7 Habits of a Highly Successful NFL Franchise

Marc Lillibridge@NFL_BridgeContributor ISeptember 7, 2012

7 Habits of a Highly Successful NFL Franchise

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    The ultimate goal for any NFL team is to win a Super Bowl.  If counting the Colts as one franchise in both Baltimore and Indianapolis and the Raiders in Oakland and Los Angeles,18 teams have won the big game.  That leaves 14 current teams without a ring.

    So what makes the New England Patriots, the Green Bay Packers, the Baltimore Ravens, the Pittsburgh Steelers, the New Orleans Saints and the New York Giants so consistently good?

    All of these teams have quite a few traits in common.  Just like the Dallas Cowboys, Washington Redskins and San Francisco 49ers in their heyday, successful teams find a formula that works, and if that team stays true to the vision, they will have continued success year after year.

    Though each of these teams share many of the same traits, all of them are neither too strong nor too weak in any one area.  The successful NFL teams know that all seven traits are intertwined and are vital to the franchise's overall success.

    This article will look at those seven characteristics that consistent NFL winners have.  Maybe some teams do not have the most Super Bowl wins, but season after season these teams are in the playoffs and at least giving the franchise and their fanbase a chance to hold the Lombardi trophy.

1. Owners That Own, Not Manage

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    The New England Patriots have had 11 straight seasons with nine or more wins in the regular season.  The team has won three Super Bowls in that time period as well.  Ask anyone in the NFL who they think is one of the best owners to work for and most of those people will say, Patriots owner Robert Kraft.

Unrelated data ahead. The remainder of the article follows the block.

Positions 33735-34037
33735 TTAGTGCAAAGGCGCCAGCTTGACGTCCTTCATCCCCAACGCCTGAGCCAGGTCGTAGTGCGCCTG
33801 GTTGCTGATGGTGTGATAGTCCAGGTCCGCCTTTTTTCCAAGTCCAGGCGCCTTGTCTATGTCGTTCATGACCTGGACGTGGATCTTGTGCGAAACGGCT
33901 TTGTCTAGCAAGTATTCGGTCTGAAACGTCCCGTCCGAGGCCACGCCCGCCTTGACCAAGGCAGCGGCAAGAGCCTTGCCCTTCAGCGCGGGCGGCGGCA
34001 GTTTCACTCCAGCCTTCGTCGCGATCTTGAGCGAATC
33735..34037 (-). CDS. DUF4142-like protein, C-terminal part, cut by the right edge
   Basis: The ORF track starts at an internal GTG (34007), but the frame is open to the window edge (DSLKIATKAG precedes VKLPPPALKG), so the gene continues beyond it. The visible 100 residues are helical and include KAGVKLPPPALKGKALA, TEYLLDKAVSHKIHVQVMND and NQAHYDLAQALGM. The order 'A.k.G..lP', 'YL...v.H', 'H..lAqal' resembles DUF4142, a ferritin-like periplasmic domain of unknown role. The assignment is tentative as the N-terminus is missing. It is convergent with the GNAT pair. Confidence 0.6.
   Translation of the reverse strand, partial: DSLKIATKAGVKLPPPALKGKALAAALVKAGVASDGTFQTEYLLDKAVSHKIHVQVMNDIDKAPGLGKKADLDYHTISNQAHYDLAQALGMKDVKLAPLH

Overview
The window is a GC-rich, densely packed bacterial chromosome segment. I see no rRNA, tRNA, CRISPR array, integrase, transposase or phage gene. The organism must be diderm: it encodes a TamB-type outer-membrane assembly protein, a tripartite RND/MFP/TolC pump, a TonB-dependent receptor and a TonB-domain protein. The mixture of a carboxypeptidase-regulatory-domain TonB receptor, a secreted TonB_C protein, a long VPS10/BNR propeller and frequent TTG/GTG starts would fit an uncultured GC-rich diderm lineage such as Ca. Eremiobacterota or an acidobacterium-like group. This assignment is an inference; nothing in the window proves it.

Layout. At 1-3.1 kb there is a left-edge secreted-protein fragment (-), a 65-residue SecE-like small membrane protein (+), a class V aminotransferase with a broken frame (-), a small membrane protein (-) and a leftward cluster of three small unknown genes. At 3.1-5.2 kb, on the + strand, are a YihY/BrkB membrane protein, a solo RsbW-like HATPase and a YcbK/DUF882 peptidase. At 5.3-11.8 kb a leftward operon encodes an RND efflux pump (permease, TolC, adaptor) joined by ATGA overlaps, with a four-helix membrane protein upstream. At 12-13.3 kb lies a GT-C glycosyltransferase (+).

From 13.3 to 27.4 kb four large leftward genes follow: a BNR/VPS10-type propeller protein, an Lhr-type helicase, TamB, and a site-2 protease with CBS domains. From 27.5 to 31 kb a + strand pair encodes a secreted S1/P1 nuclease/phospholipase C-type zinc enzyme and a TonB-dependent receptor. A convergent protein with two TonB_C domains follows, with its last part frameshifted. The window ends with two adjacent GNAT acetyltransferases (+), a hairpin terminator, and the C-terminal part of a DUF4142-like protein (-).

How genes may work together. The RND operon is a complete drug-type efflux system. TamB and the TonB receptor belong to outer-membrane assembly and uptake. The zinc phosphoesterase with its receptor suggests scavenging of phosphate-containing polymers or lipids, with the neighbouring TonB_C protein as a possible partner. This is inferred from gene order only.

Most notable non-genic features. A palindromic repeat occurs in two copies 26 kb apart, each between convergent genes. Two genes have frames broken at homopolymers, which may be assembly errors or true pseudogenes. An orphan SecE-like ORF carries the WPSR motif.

Kraft is at the forefront of many NFL issues, but when decisions concerning his football team need to be addressed, Kraft understands that he must trust the people he hired to run the team.  Head coach Bill Belichick has Kraft’s total faith and trust.  Belichick had to earn his stripes with Kraft, but the once controversial hiring is now one of the greatest in NFL history.

    The late Art Modell and now Steve Bisciotti of the Ravens look at general manager Ozzie Newsome’s record and allow the Pro Bowl tight end to call the shots.

    The Rooney family in Pittsburgh, the Mara family in New York and the Benson family in New Orleans all understand the business side of the NFL.  They happily and successfully leave the football side to the football decision makers.

2. Draft/Sign a Franchise Quarterback

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    This is much easier said than done, but throughout the history of the NFL, the most successful teams had a playmaker at the quarterback position.  Some of these teams selected that quarterback high in the NFL draft such as Eli Manning with the Giants, Ben Roethlisberger with the Steelers and Aaron Rodgers of the Packers.

    Other teams must find their signal-caller in free agency.  The New Orleans Saints are a classic example of a franchise that did not historically draft well at the quarterback position, but with the signing of Drew Brees, completely turned the fate of the team around.